“Why we called ‘Ruin A Pussy’? Cause
that’s what we do!,” passionately says M.C., aka Mr. Crack, in a
heavy drawl. “I vial up some s**t that’s a 9, what it gon’ do to a
J? Run across a n*gga talkin’ s**t, what I’mma do? Why you think I
only one nights a b—h?!? Easy answers pimp.”
In a world of hip-hop traditionalists
who rhyme extensively about how much they care to preserve the craft
of hip-hop, 19-year-old ATLiens R.A.P. (which stands for Ruin a Pussy) are literally named MC and DJ—yet care little about being true to the culture. They don’t even know what the terms mean in hip-hop parlance.
“Man, I’m just rapping to feed my
habit,” the appropriately named DJ, aka Dope Junkie admits while
loading heroin into a vial. “Niggas said I got a little flow, I’m
like whatever.” MC started rapping after getting shot while selling drugs.
“I’m one of a kind,” he says while polishing his platinum teeth.
While recording their 5 Elements Vol. 2 mixtape—named not for the 5 elements of hip-hop, but the 5 primary properties that make crack cocaine—DJ croaks a
nonsensical verse, then goes back into the corner to continue his
nod. When he needs to do adlibs, the engineer brings the mic out of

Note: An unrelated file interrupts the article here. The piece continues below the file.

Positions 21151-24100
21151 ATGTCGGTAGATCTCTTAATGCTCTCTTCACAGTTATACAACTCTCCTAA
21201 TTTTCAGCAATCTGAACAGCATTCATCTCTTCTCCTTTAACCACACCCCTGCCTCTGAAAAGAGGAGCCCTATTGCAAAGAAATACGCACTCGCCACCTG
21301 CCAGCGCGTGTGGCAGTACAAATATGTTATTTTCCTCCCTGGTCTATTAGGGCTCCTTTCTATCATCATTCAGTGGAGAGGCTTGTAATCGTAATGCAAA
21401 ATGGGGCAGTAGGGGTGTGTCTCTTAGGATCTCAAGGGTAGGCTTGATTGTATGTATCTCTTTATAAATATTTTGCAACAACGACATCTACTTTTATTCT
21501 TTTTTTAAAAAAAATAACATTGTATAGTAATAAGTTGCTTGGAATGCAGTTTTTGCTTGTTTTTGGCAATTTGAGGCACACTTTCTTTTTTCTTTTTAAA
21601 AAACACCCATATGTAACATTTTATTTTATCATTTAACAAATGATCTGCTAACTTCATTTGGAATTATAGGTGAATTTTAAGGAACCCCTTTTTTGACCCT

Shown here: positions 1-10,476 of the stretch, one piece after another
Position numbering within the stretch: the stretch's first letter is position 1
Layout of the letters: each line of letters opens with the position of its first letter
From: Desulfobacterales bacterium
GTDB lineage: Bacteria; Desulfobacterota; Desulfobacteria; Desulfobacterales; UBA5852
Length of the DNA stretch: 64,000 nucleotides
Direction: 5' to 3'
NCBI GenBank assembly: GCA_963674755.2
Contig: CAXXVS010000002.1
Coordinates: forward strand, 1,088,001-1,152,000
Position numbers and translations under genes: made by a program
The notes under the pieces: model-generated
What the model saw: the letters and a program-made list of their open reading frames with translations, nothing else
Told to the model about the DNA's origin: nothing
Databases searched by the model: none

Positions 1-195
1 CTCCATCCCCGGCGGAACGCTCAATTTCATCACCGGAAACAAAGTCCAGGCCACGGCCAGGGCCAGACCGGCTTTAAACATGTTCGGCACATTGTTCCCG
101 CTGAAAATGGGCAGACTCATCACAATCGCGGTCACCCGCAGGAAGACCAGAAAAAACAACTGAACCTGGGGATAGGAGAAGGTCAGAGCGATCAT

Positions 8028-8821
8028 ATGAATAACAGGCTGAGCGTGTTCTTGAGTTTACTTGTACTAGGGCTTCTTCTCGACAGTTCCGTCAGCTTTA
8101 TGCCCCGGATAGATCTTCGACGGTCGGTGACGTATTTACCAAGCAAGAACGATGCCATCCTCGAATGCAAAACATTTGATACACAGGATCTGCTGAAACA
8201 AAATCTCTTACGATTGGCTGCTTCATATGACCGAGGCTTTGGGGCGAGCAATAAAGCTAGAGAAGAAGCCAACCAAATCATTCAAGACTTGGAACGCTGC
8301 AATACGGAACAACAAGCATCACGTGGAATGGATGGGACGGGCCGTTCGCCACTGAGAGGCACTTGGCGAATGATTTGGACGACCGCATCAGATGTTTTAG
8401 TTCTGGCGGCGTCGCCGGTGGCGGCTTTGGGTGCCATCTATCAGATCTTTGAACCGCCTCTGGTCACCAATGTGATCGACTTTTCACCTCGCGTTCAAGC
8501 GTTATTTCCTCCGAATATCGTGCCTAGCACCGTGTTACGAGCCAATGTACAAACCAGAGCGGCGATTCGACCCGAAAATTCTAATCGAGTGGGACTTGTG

the booth and over to him.
MC notes that the process is “an everyday thing” for the duo. MC, who recently offered Sway a xanax tablet when he asked the young rhymer for “bars,” says the duo picked their names based on “how they were known around the way.”
“I talked to some n*gga named DJ Primo or something at SXSW. He ran up
on me all excited saying ‘why didn’t me and Guru think of that?,’”
MC recalls. “I said I didn’t know who he was talkin’ about, but
it’s probably because you don’t do as much drugs as DJ or serve as
much crack as me. The smile went right off his face.”
Already, the duo is causing controversy. A “make R.A.P. change their name” petition received over 10,000 signatures on Change.org. YouTube commenters leave snide remarks such as, “like this if you were listening to Big L in 2017, then decided to come make yourself mad by listening to this“ on songs like “Real Hip-Hop,“ which is about the way crack pebbles “hop around the pot” when MC is cooking crack.
Similar to 21 Savage, DJ has garnered a bevy of copycat artists, including DJ Sam, who proclaimed in a DJ Vlad interview that the
original DJ “can’t f–k with him on this junkie s**t.” There’s an unlikely “DJ” industry popping up in the game, with artists proclaiming themselves “mixmasters” by snorting, smoking and injecting copious concoctions of drugs.
who seems indifferent to his partner (“I keep him around to buy my
s**t”), says DJ and DJ Sam will have a DJ battle—not on the
wheels of steel, but with drugs. “I’mma be the mixmaster. I’mma put
together some coke, some dope, some crazy s**t. Whoever survive the
hit is the best DJ. Fuck all that 1s and 2s s**t,” he says while sipping out of his styrofoam cup.